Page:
SA blacks go on strike to back white comrade

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IF YOU came across Jose Liebenberg on a dark night and you happened to be a black South African, alone and unarmed, the voices of your ancestors would be urging you to cross the road.

A muscular 6ft 3in with a black moustache, this 31-year- old Special Forces veteran of the Angolan wars is an Afrikaner with a short fuse and a ready smile.

A fireman for the last five years in Boksburg, east of Johannesburg, Mr Liebenberg grins as he recalls the events of Friday 29 July.

'I was driving through town, lost in thought because I'd just been fired from my job for assaulting a guy, when I noticed there was a bloody great commotion outside the offices of the town council. There were more than a thousand black people - old, young, men, women, everything - and they were dancing and singing and shouting. I thought, 'hell, man, what's all this about?' Then, suddenly, a bunch of them see me, recognise me, and run towards my car.

' 'Come]' they said. 'Join us] We're here for you] We're here for you, comrade]' And then I realised: they'd come to protest against the council for firing me. They'd gone out on strike - for me]' Six months ago Mr Liebenberg had done something most unusual for a man of his station, race and social class. He joined what he calls 'a black union' - the South African Municipal Workers' Union, (Samwu), an affiliate of the African National Congress- aligned Congress of South African Trade Unions (Cosatu).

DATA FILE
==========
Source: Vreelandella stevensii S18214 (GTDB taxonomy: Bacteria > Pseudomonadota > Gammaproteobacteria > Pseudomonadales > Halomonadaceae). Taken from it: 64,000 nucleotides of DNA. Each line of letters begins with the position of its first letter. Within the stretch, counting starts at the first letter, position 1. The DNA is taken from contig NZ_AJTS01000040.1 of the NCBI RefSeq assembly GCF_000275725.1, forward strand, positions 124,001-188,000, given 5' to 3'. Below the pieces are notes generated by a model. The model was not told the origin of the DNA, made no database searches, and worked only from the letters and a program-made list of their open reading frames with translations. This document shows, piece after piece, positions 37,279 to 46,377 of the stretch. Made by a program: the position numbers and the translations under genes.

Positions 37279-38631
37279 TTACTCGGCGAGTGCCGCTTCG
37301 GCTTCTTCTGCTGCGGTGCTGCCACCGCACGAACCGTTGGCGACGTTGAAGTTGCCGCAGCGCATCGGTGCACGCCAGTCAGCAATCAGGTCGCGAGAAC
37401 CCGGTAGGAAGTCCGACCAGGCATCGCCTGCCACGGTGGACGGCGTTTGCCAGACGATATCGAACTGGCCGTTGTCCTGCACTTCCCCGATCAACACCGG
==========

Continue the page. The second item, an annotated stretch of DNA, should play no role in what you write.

'Why did I join? Well, I'm a liberal sort of guy, you know. I want a fair chance for all. I've always greeted black people in a polite way, for example, but that made people call me a 'kaffir-lover'.

'One thing I don't like at work is that all 50 firemen are white. When I asked Nic Swanepoel, the fire chief, last year what he was doing about affirmative action he just ignored me. I mean, hell, we work in the townships and not one of us is black]

'So that's why I joined Samwu but then Swanepoel started calling me a Communist and stuff. The big shit started when I told Swanepoel that I'd joined the ANC and was going to vote for Mandela in the election.'

He says that from then on he was victimised and abused. One day last month a colleague pushed the abuse a bit too far and he told him to retract. 'He refused so I gave him a few clouts - nothing bad, he didn't go to hospital or anything and the guy's even withdrawn charges against me - but it was the pretext they were looking for to get rid of me.'

Mr Swanepoel, reached at his office, said Mr Liebenberg was telling 'blatant lies'. 'He's assaulted staff on more than one occasion and that's reason enough for dismissal. I protect everyone's right to belong to a union. And he's lying, too, when he says I'm a racist. Things are changing in South Africa and, the truth is, we're changing too.'

Maria Moropodi, a Samwu shop steward at the town council, explains the support for Mr Liebenberg: 'He has been fired for being in the union, that is all. But also if Jose is fired it will stop other whites from joining Cosatu and we want everyone to see that we are a non-racial organisation which stands up for all of the workers. So if he is fired we will start a campaign of much more militant industrial action.'

The 'if' exists because Mr Liebenberg's case comes before arbitration later this month. 'We'll see,' he says. 'But I know my comrades in the union mean their threats.'